Stone pool coping is the area around the pool which protects the structure from water damage. This product adds a benefit as stone holds water very well and can blend in with the landscape. There will be a number of steps to follow to make a stone pool coping installation and the first step is knowing the type of coping you will be using when making your pool. Step 1: Laying Out Your Coping The first thing you will need to do is decide how you would like your pool coping to be laid out. After you have decided the shape of the pool you will need to make, you will need to figure out how big or small of pieces you want for the coping of the pool. Find the stone you want to use then lay them out where they should go. Once they are laid out, start marking on them where you want them to be cut so that they will fit in place. Make sure everything is leveled correctly around the perimeter of the pool so the stone will be flat when placing them in place. Step 2: Cutting the Coping The best choice for laying down the stone is bull-nose coping because it uses a rounded edge and will be flexible with the material of stone. This will also allow the area to be cut and made into any design and pattern to fit your pool design. If you do have a bull-nose shaped pool, you will have to consider on how to cut the stone pieces to fit the shape of your design. If not, you can start mixing the mortar and placing the pieces down on the mortar. Make sure when mixing the mortar that you don’t mix to much up ahead of time and to have it more wet than dry. You may need to cut the stone if you have a curved shape to your design, and you can do this with a diamond blade circular saw and make several passes with the blade by cutting about 1/2 inch deeper each time. While doing this, make sure to wear safety goggles, ear muffles, and dust mask because of all of the dust from the blade and stone. If a diamond blade saw is not available, you can use a wet saw which you can buy or rent inexpensively. Step 3: Attaching the Product Once the pieces are in place you will need to use tile expansions joints and concrete pored behind it so the tiles will not shift around when placed in with the mortar. You want to use a expansion joints because stone expand and contracts with the environment so you need a strong sealant like caulking or deck-o-seal, which works just as well. As a finishing touch, you may want to sand down the edges of stone and gives the coping a finished look. Coping is a great way to help protect your pool and prevent water damage to the area around your pool. What You’ll Need Stone Adhesive PLUS Latex additive Stone Grout Diamond Blade on a grinder or circular saw Ear muffs Goggles Dust mask Tile expansion joint caulking – Urethane
Light golden teakwood sandstone pool coping was hand turned onsite by Master Stonemason Samuel Nagle on this swimming pool in Malvern in Melbourne. He also landscaped the surrounding area. The pool coping was later sealed with a colour enhancing penetrating sealer.
This seemingly simple question is asked by nearly everyone who is either renovating an existing swimming pool or installing a new swimming pool. Wether its a fibreglass or concrete swimming pool you will need to make this decision. Which type of stone is recommended? I would always recommend either Harkaway Bluestone or Himalayan Sandstone pool coping, depending on which colour suites your setting. Both of these natural stones have low porosity and high density levels and are salt tolerant, making them PERFECT for use as pool coping. Should I use a drop down face or a normal pool coping tile? The benefit of using a drop face coping tile comes to the fore on fibreglass pools especially. As the drop face pool coping will not only sit on top of the fibreglass BUT will also drop down over the edge. It will hide the 5-6mm adhesive line that you will see if you had used a bullnose or square edge coping tile. Whereas if you have a concrete pool there will be a waterline tile put on and the bullnose or square edge coping will be fine because the adhesive line is hidden behind the top waterline tiles. Mind you to make this adhesive line near invisible on your fibreglass swimming pool you can simply caulk it with a coloured urethane compound. Should I use a bullnose or square edge with a bevel to the top and bottom pool edge? If you are after that “old school,” or heritage finish a bullnose is still strongly recommended BUT generally these days a square edge with a very small 5mm aris to the top and bottom of the pool edge is by far more popular. How to install the pool coping? In 3 words…. get a stonemason. IF in Melbourne use Samuel Nagle on 0448440536 or Steve Taylor on 0418557936 IF you are in Sydney, Brisbane, Adelaide or Hobart or in a country area, still please call us for advice on 03 97069767 BH IF you decide to still do this yourself we recommend you use ASA adhesive FIXALL and it should be mixed with MEGALASTIC instead of water ( approx 4-5ltrs per 20kg bag of fixall). Please ensure IF you have a concrete swimming pool that the waterline tile is on prior to installing the pool coping( as the waterline tiles set the level).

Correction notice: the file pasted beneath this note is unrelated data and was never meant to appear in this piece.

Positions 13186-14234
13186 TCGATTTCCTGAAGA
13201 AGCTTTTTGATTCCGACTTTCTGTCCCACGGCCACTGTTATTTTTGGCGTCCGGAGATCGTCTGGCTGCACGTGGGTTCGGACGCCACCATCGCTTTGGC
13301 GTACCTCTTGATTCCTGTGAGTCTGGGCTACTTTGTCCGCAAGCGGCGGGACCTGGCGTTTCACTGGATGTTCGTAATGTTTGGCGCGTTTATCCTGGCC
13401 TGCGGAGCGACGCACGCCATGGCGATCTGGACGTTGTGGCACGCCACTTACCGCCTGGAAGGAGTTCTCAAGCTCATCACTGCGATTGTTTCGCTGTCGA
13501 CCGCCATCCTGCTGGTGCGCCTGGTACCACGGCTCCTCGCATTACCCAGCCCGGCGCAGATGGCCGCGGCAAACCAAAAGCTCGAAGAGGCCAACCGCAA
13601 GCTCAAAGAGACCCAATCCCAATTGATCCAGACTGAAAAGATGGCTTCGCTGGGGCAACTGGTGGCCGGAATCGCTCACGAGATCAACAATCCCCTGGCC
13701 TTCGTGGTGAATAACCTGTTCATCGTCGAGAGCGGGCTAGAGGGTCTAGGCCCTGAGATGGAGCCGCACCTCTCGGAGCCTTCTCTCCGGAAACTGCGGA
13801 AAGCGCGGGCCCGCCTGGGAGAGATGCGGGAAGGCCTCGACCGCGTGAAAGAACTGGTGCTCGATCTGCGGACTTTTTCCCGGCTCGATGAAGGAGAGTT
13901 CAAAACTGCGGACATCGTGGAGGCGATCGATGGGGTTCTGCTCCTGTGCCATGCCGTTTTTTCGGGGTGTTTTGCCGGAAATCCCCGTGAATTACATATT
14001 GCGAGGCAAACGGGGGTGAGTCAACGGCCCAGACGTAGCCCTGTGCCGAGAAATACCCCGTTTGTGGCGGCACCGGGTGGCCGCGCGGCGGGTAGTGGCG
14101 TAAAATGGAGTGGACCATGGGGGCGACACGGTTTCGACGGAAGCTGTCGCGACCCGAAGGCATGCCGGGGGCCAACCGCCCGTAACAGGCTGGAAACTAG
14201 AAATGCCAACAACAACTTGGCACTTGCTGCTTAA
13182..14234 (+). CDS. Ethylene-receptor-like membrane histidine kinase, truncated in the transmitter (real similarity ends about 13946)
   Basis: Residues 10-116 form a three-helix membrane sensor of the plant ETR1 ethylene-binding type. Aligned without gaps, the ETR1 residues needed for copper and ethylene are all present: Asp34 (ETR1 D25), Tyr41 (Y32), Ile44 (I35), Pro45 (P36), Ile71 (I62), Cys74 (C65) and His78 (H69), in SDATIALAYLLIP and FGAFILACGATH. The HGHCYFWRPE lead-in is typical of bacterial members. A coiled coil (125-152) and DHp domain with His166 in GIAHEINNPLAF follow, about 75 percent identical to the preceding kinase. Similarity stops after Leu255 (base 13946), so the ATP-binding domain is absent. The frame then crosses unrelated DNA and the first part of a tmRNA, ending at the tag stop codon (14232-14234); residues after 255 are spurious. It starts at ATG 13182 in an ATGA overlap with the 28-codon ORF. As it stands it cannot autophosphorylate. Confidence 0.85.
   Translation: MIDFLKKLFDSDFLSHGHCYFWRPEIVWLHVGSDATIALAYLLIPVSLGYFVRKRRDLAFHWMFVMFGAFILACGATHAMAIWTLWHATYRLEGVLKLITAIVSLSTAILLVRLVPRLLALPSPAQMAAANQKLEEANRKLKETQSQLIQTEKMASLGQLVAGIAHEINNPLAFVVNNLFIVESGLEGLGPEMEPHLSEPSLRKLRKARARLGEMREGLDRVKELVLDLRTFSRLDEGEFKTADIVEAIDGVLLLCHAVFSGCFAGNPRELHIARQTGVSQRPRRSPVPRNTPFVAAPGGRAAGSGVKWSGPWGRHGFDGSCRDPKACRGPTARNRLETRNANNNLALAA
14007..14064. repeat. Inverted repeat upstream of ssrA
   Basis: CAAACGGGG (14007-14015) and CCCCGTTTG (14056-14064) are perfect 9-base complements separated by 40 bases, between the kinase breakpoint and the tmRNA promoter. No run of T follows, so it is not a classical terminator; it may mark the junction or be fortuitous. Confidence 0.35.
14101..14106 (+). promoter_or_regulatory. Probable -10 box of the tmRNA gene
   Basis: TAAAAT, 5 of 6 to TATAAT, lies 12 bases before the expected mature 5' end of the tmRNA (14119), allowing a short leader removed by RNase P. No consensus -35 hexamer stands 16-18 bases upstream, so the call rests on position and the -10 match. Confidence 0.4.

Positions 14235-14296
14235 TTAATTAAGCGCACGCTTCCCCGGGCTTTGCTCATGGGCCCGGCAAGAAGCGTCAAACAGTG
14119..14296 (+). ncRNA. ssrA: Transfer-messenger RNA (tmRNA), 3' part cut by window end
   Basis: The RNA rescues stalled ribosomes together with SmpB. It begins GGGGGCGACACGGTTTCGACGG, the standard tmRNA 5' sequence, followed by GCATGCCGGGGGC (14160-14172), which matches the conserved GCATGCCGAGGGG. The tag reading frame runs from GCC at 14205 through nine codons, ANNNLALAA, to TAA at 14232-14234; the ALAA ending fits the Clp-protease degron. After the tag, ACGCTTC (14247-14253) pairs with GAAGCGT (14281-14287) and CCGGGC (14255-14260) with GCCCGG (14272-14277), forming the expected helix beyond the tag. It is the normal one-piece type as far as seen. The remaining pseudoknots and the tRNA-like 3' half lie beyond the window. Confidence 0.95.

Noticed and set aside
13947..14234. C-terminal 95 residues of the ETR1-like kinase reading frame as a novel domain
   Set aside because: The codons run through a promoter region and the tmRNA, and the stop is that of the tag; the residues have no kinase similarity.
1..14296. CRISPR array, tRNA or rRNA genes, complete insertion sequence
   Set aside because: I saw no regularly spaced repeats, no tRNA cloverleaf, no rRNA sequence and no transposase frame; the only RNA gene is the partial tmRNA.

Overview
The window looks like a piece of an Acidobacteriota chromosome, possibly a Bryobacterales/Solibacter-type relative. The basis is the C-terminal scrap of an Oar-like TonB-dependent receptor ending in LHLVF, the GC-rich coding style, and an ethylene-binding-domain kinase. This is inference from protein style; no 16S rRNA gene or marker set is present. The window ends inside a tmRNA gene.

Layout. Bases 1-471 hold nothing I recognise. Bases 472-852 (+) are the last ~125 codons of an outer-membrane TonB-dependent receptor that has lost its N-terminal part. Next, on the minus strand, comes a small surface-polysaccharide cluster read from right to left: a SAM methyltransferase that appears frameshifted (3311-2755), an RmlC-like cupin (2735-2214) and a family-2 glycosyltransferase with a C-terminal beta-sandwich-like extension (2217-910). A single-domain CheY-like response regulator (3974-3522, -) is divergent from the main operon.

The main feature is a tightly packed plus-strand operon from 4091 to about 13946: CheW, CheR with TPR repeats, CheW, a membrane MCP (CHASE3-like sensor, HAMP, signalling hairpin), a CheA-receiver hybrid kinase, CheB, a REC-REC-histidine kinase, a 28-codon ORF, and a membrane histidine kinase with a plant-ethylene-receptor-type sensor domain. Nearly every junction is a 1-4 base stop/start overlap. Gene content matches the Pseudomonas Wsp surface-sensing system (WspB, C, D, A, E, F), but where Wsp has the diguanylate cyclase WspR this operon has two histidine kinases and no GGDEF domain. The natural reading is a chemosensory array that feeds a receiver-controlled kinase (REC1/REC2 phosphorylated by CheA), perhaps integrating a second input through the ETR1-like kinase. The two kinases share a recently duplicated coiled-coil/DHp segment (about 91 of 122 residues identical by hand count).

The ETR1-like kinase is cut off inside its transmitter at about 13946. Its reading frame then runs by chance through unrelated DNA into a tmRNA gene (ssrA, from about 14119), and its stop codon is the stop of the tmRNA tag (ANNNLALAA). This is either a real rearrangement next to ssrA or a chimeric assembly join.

See our slide show below to help get a visual on the stone types and edges available for pool coping.